The market for redeemable coupons is much larger than Bitcoin. None of the issuers of these redeemable tokens are required to register with the SEC or FinCEN nor keep track of which of their customers are using what token. They simply publish them and reap the benefits. There is no record of what company is using which sort of database to keep track of which coupon has been redeemed, and each coupon is unique, with a randomly generated serial number, just like Bitcoin.

The Dcode plugin for Shopify. Totally Unregulated money creation out of the box.

Every time you use a discount code on a website, you’re engaging in this same process; someone has issued you a redeemable code that you enter at the bottom of the shopping cart to receive “value”. These tokens are generated by the shopping cart software, can be sent anywhere and redeemed by anyone, and the services owners in fact encourage this to help them sell. None of this activity is regulated in any way.

Supermarket Coupons are such a huge market there are specialised tools for removing them from magazine pages…

The facts of this speak for themselves, and have nothing to do with the utility of Bitcoin or any database. Bitcoin cannot be treated differently to other databases, and should not be subject to a special legal regime. It doesn’t matter how well meaning the advocates for Bitcoin regulation are; what they’re doing is wrong, damaging, borne of ignorance and unethical.

If the advocates for Bitcoin regulation were to try their paternalistic, nanny-state, toxic nonsense on the gaming community of billions of users or supermarket owners or Apple, they would experience a push back that would flatten them flatter than a pancake. It’s only because the Bitcoin community is small, highly intellectual and polite that they’ve managed to get away with the threadbare, defective arguments and unarguable damage they’ve done so far.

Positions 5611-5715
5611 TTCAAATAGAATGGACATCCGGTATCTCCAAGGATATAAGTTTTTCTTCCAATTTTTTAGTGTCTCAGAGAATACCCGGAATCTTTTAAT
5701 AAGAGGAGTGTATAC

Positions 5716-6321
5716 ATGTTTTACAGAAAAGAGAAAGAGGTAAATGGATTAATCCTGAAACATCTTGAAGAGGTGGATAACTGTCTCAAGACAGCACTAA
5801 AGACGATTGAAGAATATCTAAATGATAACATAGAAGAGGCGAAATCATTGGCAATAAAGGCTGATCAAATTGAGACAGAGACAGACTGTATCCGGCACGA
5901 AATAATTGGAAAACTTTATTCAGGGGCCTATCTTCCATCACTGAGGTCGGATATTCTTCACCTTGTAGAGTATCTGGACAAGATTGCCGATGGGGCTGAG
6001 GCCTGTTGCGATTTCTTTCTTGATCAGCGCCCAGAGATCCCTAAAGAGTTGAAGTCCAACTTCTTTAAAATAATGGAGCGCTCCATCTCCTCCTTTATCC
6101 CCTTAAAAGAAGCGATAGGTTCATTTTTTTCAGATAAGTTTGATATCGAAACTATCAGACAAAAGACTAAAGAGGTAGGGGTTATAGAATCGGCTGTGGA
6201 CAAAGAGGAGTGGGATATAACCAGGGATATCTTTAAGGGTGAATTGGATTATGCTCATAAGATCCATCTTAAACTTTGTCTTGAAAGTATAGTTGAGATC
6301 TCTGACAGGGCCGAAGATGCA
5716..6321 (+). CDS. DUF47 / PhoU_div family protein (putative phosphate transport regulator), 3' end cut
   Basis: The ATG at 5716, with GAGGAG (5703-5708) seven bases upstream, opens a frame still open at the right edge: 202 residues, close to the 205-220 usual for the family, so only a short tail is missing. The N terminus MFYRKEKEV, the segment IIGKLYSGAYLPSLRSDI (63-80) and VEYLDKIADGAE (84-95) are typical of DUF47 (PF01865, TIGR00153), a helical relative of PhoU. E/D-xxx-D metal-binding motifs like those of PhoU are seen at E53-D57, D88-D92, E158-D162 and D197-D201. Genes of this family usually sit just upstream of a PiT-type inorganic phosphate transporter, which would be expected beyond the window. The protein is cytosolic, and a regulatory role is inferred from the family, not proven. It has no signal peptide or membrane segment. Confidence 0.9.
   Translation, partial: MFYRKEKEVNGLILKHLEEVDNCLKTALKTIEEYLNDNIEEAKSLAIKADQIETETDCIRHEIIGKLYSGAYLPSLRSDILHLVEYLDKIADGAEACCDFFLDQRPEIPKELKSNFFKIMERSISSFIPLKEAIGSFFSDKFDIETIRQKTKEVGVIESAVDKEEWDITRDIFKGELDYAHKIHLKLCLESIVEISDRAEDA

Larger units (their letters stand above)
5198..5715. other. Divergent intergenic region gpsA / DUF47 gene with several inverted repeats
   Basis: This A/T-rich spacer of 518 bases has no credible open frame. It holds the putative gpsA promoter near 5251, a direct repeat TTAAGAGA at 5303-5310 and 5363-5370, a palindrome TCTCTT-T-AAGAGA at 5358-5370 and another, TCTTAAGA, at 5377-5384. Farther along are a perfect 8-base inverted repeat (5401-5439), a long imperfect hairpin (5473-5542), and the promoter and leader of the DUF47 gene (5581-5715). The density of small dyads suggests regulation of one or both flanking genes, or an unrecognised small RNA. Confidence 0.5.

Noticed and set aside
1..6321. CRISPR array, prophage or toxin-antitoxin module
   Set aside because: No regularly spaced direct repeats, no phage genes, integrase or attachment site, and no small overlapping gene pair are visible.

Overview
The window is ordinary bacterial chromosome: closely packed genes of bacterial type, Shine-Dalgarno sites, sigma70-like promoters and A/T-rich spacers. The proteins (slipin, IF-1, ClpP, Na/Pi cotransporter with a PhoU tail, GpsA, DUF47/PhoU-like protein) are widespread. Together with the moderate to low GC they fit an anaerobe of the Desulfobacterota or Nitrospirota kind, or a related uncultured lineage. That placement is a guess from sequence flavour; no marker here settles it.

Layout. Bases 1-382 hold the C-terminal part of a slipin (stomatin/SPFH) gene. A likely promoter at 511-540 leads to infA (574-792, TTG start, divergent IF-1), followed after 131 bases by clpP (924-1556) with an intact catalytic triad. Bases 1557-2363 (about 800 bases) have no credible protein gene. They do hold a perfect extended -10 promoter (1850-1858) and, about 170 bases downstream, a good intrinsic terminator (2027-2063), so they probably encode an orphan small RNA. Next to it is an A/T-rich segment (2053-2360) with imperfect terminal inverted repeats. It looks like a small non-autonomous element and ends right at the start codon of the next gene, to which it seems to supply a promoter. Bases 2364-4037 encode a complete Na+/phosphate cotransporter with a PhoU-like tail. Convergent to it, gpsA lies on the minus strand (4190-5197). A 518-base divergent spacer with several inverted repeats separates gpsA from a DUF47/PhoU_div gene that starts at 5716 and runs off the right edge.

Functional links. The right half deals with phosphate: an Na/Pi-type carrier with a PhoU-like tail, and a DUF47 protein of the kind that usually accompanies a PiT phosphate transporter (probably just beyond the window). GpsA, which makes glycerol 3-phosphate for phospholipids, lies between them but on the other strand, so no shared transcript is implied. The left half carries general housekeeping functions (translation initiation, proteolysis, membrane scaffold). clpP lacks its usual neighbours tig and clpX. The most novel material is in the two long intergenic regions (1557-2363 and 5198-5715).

There will be a court challenge on this matter, and so far, the US courts have overwhelmingly favoured this correct argument wherever the rights of American citizens are asserted using the Constitution as the argument:

Bitcoin is speech stored in a database, nothing more.

Video game scores, Pay as You Go top-ups, Supermarket Coupons and in game currency examples going back decades will be a key element in the winning argument to kill the idea that Bitcoin requires special treatment in law. The people asserting that Bitcoin should be subject to regulation but Renown, Supermarket Coupons, Warframe’s “Platinum” and iTunes Gift Cards are wrong, they will be proven wrong and their arguments made unenforceable.

Once this happens, then Bitcoin will have a clear run to exceed all of these markets and more, opening the way to many opportunities on a global scale, far bigger than any video game or the entire video game market, for fortunes in the billions to be made, and a total re-ordering of how money works both off and online.


Were you stimulated by this article? Feel free to send me Bitcoin!

35EwFe8ouhr1tRQhMYzAZR7mDsq94Gn7J5

HackerNoon.com

how hackers start their afternoons.

Beautyon

Written by

Beautyon

Follow Beautyon on Twitter: https://twitter.com/beautyon_

HackerNoon.com

how hackers start their afternoons.